About 94% of the properties are fenced or walled. This has resulted in two animal corridors connecting Corbett with Rajaji national park being blocked. The fencing aside, vehicles and encroachment by villagers displaced by the New Tehri dam have also contributed to choking the corridors that are a lifeline for the animals.

Another worrying point is the fact that of the 77 vehicles plying within the tiger reserve, 26 run on diesel. Among steps being taken to check this disturbing trend, officials said resorts and hotels in fragile ecological zones will now have to take the nod from the tourism ministry before they begin commercial operations. These zones – like national parks, hill stations and coastal areas – will be defined in the new set of regulations. The ministry also plans to conduct surveys around other important national parks like Ranthambore, Bandhavgarh and Kanha.

Corbett National Park is becoming a party zone, posing a hazard to the environment. Besides indulging in activities like parties and rain dances, resorts keep bright lights on throughout the night.

Turning a blind eye to environment friendly practices, 31% of the properties dump their waste outside while 26% burn it. About 94% of the properties are fenced or walled. This has resulted in two animal corridors connecting Corbett with Rajaji national park being blocked. The fencing aside, vehicles and encroachment by villagers displaced by the New

Tehri dam have also contributed to choking the corridors that are a lifeline for the animals.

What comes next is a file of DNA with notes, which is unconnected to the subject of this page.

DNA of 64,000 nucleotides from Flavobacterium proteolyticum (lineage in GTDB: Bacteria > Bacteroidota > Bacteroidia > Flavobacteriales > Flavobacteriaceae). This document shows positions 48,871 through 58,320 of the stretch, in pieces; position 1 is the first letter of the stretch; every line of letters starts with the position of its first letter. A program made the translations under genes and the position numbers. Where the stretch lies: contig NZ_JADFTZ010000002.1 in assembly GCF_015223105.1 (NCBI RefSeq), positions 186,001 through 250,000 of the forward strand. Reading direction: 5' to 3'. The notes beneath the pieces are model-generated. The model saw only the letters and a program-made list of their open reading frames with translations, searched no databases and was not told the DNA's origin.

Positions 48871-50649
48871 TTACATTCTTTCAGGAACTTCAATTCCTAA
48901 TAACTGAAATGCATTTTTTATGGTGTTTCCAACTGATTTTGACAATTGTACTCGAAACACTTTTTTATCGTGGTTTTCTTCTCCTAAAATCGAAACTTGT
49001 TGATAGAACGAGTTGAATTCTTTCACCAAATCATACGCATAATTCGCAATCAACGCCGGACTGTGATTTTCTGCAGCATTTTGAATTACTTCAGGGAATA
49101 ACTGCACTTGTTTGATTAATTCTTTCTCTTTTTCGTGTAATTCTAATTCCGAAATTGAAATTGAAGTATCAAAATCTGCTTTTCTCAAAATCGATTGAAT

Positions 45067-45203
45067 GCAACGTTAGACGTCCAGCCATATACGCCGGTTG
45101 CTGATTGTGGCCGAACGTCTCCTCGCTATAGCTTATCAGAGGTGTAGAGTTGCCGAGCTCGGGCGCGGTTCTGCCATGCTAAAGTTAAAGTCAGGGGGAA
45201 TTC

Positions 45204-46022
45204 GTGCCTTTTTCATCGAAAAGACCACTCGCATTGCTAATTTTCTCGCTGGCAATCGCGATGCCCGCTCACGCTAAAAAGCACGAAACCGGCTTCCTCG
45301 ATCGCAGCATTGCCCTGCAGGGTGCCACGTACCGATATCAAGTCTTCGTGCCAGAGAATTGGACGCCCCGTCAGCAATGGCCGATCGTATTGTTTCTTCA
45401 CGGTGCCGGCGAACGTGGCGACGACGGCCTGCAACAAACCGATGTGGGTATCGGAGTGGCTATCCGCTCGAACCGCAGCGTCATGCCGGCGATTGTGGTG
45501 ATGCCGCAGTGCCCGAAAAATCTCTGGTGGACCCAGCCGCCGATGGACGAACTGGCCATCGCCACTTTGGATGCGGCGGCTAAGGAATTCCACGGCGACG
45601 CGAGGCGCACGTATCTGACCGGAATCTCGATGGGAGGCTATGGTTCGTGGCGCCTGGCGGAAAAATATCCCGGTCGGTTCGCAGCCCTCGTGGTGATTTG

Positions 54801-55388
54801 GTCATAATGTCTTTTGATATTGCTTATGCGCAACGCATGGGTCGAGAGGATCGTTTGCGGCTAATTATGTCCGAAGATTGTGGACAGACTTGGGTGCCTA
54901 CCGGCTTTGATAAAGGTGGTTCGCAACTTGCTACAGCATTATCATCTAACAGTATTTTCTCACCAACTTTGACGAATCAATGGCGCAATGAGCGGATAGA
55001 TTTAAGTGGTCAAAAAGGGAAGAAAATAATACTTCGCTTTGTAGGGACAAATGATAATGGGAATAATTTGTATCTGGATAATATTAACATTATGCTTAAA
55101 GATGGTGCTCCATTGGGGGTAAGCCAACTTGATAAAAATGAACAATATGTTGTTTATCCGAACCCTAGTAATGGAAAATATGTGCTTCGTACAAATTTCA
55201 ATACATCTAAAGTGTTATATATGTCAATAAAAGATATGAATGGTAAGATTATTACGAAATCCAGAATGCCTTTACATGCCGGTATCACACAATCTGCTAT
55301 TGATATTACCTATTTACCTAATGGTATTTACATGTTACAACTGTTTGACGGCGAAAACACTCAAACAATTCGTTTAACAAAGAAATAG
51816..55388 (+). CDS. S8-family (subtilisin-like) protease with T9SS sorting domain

Another worrying point is the fact that of the 77 vehicles plying within the tiger reserve, 26 run on diesel. Among steps being taken to check this disturbing trend, officials said resorts and hotels in fragile ecological zones will now have to take the nod from the tourism ministry before they begin commercial operations. These zones — like national parks, hill stations and coastal areas — will be defined in the new set of regulations.

From TOI

Chennai: Guindy park woos fewer migratory birds

CHENNAI: The northeast monsoon last year did bring above average rainfall in the city and the storage reservoirs have enough water to tide over the summer, according to authorities. However, denizens of the Guindy National Park, the country’s only such facility within a city, may not be as lucky as Chennaiites. The park has water to last only six months.

This is due to the late arrival of the monsoon and availability of less water in the Appalankulam tank in the reserve area, say park authorities. The tank serves as a favourite spot for nearly 132 species of migratory birds. So far during the migratory season (October to December), the park, spread over an area of 2.82 sqkm and having five natural ponds, has attracted fewer than the usual number of birds.

“Although there is minimum water in the Appalankulam pond, we are still hopeful of more birds coming,” says G Kamaraj, biologist at the park. The annual rainfall the park receives is not adequate for migratory birds to stay for a long period, he points out, adding: “Winged visitors from far-off places drop in here for short stays, on their way to Vedanthangal and other nearby sanctuaries that are bigger. During the season, they look for algae formations in the Appalankulam pond as a sign of welcome, and stop over for a while to feed on the fish. The open billed stork, rare painted stork, night heron, pond heron, little egret, dab chick, common teal, whistling teal, gargany and pink-tail duck are some of the regular visitors here.”